position = new Vector2(
(window.ClientBounds.Width - paddleTexture.Width),
(window.ClientBounds.Height - paddleTexture.Height) / 2);
playerTwo = new GameObject(paddleTexture, position);

Texture2D ballTexture = Content.Load<Texture2D>("ball");

position = new Vector2(
playerOne.BoundingBox.Right + 1,
(window.ClientBounds.Height - ballTexture.Height) / 2);

ball = new GameObject(
ballTexture,
position,
new Vector2(8f, -8f));
}

protected override void Draw(GameTime gameTime)
{
GraphicsDevice.Clear(Color.CornflowerBlue);

spriteBatch.Begin();

topWall.Draw(spriteBatch);
bottomWall.Draw(spriteBatch);

playerOne.Draw(spriteBatch);
playerTwo.Draw(spriteBatch);

ball.Draw(spriteBatch);

spriteBatch.End();

base.Draw(gameTime);
}

```

The ball uses the second constructor of the GameObject class so it needs a position and a velocity. I set the initial position to be just to the right of the paddle, using the Right property of paddle's bounding box. I also add 1 to X value to make sure in the first frame there will not be a collision between the paddle and the ball. I found the Y position the same way that I found the Y value of the paddle's position. I set the ball to move right 8 pixels and up 8 pixels.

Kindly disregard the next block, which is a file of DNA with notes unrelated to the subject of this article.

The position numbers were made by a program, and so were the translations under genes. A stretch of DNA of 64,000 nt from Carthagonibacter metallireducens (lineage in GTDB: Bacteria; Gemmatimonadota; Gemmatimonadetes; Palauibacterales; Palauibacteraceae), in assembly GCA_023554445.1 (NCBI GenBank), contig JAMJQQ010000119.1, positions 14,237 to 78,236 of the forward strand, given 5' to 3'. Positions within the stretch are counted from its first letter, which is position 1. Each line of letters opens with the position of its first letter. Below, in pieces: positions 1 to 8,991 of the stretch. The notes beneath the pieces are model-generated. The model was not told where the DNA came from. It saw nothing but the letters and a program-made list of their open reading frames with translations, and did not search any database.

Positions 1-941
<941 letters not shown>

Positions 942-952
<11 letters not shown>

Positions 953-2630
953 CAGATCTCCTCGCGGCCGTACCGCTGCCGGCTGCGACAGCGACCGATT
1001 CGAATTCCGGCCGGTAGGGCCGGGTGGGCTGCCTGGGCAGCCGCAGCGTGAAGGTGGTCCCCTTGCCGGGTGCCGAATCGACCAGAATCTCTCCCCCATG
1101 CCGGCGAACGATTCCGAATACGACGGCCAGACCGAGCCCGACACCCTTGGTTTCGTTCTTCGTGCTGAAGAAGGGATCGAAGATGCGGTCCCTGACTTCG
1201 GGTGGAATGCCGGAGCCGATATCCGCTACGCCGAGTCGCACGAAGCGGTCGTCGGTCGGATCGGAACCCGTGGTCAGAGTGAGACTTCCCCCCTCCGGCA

Now it is time to add the logic for the ball into the game. I will do that in the Update method. Each frame of the game you want to move the ball by its velocity. You will then want to check for collision between the ball and the other objects in the game. It would be a good idea to check for collision between the ball and the paddles after the players have moved their paddles. I will write a method CheckBallCollision that will check for the collision of the ball and other game objects. Change the Update method to the following.

```protected override void Update(GameTime gameTime)
{
// Allows the game to exit
if (GamePad.GetState(PlayerIndex.One).Buttons.Back == ButtonState.Pressed)
this.Exit();

ball.Position += ball.Velocity;

keyboardState = Keyboard.GetState();

if (keyboardState.IsKeyDown(Keys.W))
playerOne.Position.Y -= 10f;

if (keyboardState.IsKeyDown(Keys.S))
playerOne.Position.Y += 10f;

if (keyboardState.IsKeyDown(Keys.Up))
playerTwo.Position.Y -= 10f;

if (keyboardState.IsKeyDown(Keys.Down))
playerTwo.Position.Y += 10f;

CheckPaddleWallCollision();
CheckBallCollision();

base.Update(gameTime);
}

```

The changes to the Update method are at the start of the method update the ball's position using its velocity. The second is after the call to CheckPaddleWallCollision there is a call to CheckBallCollision. The code for the CheckBallCollision method follows.